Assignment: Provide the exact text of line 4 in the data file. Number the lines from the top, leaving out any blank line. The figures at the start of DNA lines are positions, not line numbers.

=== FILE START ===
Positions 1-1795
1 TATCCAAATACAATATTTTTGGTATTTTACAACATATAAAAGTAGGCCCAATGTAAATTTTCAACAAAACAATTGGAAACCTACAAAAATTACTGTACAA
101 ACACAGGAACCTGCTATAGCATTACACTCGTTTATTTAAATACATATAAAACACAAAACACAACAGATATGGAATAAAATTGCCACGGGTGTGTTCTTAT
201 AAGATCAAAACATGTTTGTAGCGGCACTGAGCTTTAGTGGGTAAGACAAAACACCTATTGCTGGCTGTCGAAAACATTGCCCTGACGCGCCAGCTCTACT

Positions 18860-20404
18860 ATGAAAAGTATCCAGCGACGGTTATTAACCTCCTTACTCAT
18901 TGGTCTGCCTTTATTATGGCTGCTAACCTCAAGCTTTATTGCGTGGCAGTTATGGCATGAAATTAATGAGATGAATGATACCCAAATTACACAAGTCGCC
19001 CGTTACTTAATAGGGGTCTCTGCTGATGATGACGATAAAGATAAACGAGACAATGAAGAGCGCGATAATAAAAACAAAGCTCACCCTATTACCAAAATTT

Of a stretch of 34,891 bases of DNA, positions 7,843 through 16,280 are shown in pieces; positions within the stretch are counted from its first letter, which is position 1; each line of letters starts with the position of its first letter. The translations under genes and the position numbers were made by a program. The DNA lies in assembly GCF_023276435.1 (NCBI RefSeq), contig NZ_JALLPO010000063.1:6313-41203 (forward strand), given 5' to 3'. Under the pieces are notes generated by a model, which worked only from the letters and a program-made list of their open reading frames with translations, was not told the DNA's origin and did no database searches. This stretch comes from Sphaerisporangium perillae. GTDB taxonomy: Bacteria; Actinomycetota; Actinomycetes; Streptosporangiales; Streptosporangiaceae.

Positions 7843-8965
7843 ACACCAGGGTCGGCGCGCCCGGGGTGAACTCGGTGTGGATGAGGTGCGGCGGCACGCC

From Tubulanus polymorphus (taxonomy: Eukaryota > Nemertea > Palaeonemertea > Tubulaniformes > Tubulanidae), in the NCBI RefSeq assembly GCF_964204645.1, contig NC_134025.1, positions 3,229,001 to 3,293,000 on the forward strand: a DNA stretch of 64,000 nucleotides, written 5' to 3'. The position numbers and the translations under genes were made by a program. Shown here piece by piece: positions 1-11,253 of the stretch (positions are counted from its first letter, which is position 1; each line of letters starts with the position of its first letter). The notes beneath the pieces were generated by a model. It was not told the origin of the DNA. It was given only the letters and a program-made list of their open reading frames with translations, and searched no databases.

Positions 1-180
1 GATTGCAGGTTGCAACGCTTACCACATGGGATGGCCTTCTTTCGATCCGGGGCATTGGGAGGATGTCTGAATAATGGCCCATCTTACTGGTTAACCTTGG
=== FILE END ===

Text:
201 AAGATCAAAACATGTTTGTAGCGGCACTGAGCTTTAGTGGGTAAGACAAAACACCTATTGCTGGCTGTCGAAAACATTGCCCTGACGCGCCAGCTCTACT